Where and How Much Have You Been Driving, Comrade?

Accident traffic jam on Oregon's I-5. (AP photo)

Accident traffic jam on Oregon’s I-5.
(AP photo)

Here it comes — a test program in Oregon to charge drivers by the mile.

The program is meant to help the state raise more revenue to pay for road and bridge projects at a time when money generated from gasoline taxes are declining across the country, in part, because of greater fuel efficiency and the increasing popularity of fuel-efficient, hybrid and electric cars.

Starting July 1, up to 5,000 volunteers in Oregon can sign up to drive with devices that collect data on how much they have driven and where. The volunteers will agree to pay 1.5 cents for each mile traveled on public roads within Oregon, instead of the tax now added when filling up at the pump.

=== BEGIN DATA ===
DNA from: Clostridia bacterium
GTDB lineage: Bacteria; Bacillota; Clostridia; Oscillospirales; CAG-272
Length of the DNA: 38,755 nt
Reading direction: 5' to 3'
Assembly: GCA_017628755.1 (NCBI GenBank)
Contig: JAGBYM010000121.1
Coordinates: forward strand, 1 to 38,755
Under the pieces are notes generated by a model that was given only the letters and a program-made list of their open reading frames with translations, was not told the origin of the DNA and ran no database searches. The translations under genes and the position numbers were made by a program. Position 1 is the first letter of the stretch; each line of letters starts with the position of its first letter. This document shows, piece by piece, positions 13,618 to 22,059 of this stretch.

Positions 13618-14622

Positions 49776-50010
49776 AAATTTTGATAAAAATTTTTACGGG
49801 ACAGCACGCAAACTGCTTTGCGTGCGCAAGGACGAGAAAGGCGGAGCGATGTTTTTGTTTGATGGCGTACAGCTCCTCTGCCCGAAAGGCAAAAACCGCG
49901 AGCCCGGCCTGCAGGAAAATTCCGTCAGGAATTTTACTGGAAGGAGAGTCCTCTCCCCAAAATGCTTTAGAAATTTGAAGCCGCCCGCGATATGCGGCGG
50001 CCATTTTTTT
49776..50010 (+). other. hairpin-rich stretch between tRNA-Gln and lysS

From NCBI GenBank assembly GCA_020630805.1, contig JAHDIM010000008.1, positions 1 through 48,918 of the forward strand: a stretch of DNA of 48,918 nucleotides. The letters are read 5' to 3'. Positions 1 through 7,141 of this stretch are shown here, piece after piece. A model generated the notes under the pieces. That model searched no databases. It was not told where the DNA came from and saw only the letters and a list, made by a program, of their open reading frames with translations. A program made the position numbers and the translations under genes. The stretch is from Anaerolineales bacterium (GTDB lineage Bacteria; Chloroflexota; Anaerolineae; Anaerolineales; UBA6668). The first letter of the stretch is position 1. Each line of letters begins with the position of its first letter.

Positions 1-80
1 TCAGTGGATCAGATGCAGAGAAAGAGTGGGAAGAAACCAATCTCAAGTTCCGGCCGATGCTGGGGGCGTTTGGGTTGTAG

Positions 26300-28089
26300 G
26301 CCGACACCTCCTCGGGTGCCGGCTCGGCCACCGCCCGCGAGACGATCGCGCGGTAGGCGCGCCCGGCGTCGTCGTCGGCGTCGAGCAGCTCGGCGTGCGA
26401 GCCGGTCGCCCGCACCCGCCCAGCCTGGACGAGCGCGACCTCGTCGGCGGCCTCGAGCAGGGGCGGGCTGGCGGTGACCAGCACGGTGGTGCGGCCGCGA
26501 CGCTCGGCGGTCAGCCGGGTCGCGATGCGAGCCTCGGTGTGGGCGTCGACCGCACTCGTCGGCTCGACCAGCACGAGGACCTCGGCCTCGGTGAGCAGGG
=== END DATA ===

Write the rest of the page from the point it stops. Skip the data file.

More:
Some electric and hybrid car owners, however, say the new tax would be unfair to them and would discourage purchasing of green vehicles.


Not to mention it’s creepy and intrusive for the state government to track your driving.

I have a simpler and less invasive solution. Take the state road budget, then first subtract what’s collected in state gas taxes. Whatever figure is left, divide by the number of car registrations, prorated by vehicle weight. Heavier cars and trucks would pay more than lighter ones, using a formula based on the differential in road wear.

Tack the resulting number onto each vehicle registration fee.

Gas guzzlers would still pay more at the pump, keeping the greenies happy. Heavier vehicles would pay for the additional wear & tear they cause to the roads, even the ones with hybrid or other super-efficient engines. Owners of tiny electric cars would still pay something for the roads they use the same as everyone else.

A small toll for using Oregon’s interstate highways, for which state residents would receive rebates, would make sure out-of-staters pay their fair share, too.

And civil libertarians like myself wouldn’t get the heebie-jeebies at the mere thought of taking a road trip through Oregon’s gorgeous scenery.


I know, I know — it makes too much sense to ever happen.


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